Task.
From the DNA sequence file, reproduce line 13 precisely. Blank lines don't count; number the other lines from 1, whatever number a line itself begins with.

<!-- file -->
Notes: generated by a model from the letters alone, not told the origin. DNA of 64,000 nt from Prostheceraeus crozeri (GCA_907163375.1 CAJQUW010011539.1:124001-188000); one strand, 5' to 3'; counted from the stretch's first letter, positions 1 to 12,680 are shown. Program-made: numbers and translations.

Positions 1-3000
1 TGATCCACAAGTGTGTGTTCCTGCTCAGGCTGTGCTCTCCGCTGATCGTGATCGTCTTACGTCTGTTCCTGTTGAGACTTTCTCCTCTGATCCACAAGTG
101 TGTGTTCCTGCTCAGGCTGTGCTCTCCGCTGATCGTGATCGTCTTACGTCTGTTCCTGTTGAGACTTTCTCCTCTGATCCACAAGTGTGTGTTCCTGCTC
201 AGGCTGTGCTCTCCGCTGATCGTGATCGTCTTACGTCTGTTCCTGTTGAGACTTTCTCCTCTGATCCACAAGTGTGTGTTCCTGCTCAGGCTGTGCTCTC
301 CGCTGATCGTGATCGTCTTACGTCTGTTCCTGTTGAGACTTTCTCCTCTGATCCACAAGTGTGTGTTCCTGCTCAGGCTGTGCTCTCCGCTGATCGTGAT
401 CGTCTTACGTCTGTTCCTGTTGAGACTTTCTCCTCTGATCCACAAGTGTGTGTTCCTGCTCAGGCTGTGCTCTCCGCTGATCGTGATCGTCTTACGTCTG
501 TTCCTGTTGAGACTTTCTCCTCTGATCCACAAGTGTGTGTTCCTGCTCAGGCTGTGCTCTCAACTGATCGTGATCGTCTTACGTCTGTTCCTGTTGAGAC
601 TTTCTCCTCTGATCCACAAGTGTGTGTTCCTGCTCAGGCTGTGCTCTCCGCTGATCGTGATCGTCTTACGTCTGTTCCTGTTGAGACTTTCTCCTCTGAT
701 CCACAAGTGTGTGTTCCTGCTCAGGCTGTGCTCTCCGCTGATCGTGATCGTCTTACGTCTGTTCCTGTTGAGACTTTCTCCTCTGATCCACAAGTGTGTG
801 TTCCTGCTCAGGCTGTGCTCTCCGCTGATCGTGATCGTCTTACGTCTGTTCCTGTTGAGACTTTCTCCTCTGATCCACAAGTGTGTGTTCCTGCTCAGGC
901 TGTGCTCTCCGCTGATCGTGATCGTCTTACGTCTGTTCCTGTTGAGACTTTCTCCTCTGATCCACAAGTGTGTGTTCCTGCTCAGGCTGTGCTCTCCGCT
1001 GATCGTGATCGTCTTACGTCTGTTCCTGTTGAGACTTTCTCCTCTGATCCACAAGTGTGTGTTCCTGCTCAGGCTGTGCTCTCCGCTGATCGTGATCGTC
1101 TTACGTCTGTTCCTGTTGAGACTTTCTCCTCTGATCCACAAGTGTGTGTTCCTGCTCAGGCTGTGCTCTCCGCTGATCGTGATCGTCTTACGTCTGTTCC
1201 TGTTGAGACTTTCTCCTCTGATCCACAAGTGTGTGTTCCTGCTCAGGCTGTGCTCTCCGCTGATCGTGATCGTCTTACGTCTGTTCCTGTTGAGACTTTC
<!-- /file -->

1001 GATCGTGATCGTCTTACGTCTGTTCCTGTTGAGACTTTCTCCTCTGATCCACAAGTGTGTGTTCCTGCTCAGGCTGTGCTCTCCGCTGATCGTGATCGTC